• monthly summary of promotional dollar expenditures for manufactures and pharmaceutical products;
  • physician office-based promotional expenses (includes cost of promotional contacts, on-site educational presentations, telephone calls, and service visits);
  • hospital-based promotional expenses (included cost of promotional contacts to hospital-based physicians and pharmacists, on-site educational presentations, and drug fairs);
  • professional journal advertising (including medical, dental, hospital, and drug trade journals);
  • retail value of samples provided to office-based physicians;
  • retail value of samples provided to hospitals (desired, but not required);
  • DTC advertising (e.g., TV, radio, newspaper, magazine, and outdoor advertising);
  • additional DTC media (e.g., mailings to consumers such as coupons and cost of internet advertising) (desired, but not required); and
  • expenses for promotional presentations (e.g., dinner meetings, exhibit booths at conferences, etc.) (desired, but not required).

The basic data elements for the office-based and hospital-based contact reports will include (but are not limited to):

  • information to include the total contacts to office-based physicians and hospital-based physicians and pharmacists, including specialty physicians;
  • the details of the message provided to physicians (first time detail, use of product, and product message discussed);
  • the ability to search by key phrase in message provided to physician;
  • the ability to search by geographic area of the country for specific messaging;
  • the details of number of minutes spent on calls (desired, but not required); and
  • dollars spent by specialty on contacts (desired, but not required).

The basic data elements for manufacturer and pharmaceutical product sampling reports will include (but are not limited to):

  • information to include form, strength, and volume of product samples provided to office-based physicians;
  • hospital sampling information (desired, but not required); and
  • information to include how the sample was provided (e.g., via in-person presentation, left during service visit, sent by mail) (desired, but not required).

The basic data elements for both professional DTC journal advertising campaigns will include, if available:

  • report by manufacturer and pharmaceutical product;
  • search by journal ad name;
  • search by date;
  • search by therapeutic class;
  • search by campaign message (e.g., "better than," "first in new class," etc.); and
  • Includes a picture of the entire ad (with brief summary) with enough resolution to see fine print, and includes dollar expenditures by manufacturer, therapeutic class, and pharmaceutical product.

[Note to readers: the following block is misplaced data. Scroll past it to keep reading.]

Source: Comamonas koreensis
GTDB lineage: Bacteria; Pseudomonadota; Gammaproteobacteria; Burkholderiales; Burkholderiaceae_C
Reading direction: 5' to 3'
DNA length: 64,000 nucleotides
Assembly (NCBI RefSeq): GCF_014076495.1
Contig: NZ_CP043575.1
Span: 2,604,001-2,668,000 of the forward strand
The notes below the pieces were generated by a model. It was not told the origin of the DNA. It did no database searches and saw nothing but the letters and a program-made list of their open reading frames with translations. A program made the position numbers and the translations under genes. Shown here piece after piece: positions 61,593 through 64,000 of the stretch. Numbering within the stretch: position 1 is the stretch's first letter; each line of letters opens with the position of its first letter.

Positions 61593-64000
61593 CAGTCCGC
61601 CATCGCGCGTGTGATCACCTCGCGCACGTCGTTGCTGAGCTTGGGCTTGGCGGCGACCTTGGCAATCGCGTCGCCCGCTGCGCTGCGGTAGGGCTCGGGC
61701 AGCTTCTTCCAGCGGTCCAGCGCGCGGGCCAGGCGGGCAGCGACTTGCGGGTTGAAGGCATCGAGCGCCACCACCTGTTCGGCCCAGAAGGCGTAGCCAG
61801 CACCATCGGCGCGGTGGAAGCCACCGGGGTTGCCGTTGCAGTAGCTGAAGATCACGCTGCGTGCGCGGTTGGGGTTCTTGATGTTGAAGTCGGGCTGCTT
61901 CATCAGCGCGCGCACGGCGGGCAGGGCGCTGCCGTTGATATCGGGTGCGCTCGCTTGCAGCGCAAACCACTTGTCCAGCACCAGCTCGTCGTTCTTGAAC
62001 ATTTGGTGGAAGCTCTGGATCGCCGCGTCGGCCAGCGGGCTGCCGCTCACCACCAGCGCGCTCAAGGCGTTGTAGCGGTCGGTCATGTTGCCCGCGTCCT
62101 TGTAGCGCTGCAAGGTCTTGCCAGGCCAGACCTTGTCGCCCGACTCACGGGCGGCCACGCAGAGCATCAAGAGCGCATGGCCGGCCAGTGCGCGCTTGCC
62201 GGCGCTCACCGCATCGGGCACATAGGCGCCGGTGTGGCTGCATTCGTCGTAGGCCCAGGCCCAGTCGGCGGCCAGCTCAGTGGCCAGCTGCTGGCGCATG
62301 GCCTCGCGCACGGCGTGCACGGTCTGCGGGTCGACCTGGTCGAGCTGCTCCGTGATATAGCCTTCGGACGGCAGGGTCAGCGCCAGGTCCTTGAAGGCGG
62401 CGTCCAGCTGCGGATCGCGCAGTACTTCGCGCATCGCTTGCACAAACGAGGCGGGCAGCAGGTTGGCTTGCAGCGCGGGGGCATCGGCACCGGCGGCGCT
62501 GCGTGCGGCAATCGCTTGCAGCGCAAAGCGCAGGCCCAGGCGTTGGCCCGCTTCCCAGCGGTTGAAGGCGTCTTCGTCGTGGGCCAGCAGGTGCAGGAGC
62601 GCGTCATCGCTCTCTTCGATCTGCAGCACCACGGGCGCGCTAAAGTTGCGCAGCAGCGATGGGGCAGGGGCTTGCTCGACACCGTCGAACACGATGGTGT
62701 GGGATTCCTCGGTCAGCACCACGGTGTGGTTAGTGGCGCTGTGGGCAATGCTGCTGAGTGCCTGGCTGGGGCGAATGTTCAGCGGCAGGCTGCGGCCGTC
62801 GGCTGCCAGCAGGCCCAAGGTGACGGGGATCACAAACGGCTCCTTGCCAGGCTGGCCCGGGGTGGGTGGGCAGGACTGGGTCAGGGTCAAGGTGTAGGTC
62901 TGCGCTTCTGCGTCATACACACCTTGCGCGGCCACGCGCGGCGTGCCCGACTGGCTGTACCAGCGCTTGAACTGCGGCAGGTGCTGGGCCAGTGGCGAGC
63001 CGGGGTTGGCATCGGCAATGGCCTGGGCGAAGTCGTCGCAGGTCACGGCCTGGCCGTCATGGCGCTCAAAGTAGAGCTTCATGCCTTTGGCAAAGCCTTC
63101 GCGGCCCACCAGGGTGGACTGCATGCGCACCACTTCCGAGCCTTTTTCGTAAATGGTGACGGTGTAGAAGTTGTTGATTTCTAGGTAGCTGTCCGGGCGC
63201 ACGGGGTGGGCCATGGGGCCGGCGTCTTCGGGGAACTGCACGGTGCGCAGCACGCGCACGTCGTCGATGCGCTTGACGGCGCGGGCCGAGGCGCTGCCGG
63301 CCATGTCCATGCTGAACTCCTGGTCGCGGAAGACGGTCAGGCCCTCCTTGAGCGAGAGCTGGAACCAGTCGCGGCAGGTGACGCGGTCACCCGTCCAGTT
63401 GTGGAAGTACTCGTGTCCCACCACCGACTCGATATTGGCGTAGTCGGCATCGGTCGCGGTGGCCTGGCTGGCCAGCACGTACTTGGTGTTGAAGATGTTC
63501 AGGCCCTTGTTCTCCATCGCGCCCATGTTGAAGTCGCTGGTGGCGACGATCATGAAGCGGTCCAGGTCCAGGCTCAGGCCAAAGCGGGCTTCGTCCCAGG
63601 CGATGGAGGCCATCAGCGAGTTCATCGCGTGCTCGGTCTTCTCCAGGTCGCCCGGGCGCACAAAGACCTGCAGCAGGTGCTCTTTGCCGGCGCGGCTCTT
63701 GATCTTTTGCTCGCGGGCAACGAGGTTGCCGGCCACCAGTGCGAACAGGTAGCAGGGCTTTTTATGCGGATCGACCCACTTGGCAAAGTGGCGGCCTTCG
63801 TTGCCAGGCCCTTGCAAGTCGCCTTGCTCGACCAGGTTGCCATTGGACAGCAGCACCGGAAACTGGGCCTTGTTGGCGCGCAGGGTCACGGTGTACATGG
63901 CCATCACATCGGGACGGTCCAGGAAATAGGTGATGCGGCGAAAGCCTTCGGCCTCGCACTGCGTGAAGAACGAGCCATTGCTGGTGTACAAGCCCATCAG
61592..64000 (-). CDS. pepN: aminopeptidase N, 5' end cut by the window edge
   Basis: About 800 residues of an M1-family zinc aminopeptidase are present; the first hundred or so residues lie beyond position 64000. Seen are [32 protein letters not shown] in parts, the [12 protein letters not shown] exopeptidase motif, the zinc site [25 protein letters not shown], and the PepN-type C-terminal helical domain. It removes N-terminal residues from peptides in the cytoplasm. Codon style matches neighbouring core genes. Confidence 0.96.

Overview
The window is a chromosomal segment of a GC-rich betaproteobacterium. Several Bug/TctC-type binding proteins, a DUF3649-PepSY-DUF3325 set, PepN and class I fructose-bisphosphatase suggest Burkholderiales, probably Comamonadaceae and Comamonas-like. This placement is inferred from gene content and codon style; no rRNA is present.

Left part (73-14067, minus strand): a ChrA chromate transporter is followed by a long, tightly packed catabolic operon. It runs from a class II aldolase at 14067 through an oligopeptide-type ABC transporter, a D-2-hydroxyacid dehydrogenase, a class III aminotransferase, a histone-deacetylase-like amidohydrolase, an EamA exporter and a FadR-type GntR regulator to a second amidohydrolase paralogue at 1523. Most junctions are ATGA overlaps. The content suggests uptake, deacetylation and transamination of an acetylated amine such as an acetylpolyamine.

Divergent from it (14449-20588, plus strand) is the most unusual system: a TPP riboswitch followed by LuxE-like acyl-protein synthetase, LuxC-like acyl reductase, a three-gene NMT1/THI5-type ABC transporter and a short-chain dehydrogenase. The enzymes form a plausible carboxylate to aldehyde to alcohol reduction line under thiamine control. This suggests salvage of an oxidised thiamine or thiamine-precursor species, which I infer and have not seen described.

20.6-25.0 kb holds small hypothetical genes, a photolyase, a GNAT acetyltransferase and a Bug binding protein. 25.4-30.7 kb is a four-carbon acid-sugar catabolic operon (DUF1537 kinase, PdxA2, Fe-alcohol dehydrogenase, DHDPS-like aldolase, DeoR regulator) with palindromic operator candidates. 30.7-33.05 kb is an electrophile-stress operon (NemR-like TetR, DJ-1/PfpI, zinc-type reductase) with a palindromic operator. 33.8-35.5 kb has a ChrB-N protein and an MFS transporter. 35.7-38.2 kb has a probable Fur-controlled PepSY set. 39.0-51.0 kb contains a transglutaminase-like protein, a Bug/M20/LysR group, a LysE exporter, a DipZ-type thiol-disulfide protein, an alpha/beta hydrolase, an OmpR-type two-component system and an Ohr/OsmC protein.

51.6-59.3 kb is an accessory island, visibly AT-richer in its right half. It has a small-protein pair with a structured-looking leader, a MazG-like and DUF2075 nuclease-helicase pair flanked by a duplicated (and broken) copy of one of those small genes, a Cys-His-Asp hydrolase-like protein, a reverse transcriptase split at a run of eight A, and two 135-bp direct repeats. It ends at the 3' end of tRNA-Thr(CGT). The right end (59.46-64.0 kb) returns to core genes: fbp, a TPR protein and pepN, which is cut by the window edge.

OCI is looking for access to continuous data resources on health care practitioner prescribing practices including, but not limited to drug treatment patterns, patient demographics and indications for treatment in the outpatient setting throughout the length of the contract.


FDA intends to use this data, included information on sales updated on a monthly and yearly basis, to analyze and describe national patterns of expenditures by pharmaceutical companies on prescription drug promotion through the use of projection or other appropriate methodologies that are scientifically sound and transparent to OCI personnel.

FDA seeks to have an online database that will provide OCI personnel with the ability to use these data in support of new and ongoing investigative case work that will include the content and message of pharmaceutical detailing and advertising campaigns, This unique service requirement include:

  • Online display of electronic images of current drug journal advisements that allow a user to visualize the actual size, color, and content of the advertisements related to a specific FDA regulated product.
  • Healthcare professional verbatim that analyzes physician's perceptions of pharmaceutical sales representatives detail messages in relation to intended uses of the FDA regulated products; key messages driving brand performance; and historical product launches.

FDA is also seeking a contractor that will "provide OCI with clinical compliance and analytic tools specific to the following which is directly supports law enforcement related matters:

  • Waste, Fraud and Abuse expertise
  • Claims data review
  • Payer benchmarking
  • Health cost/benefit analysis
  • Pharmacy subject matter expertise

For now, FDA's still looking for a partner for the activity, which it says will span four years if all goes well. A final contract is slated to be awarded on 1 July 2013. Under some options, the data collection could go from 2014 through 2018.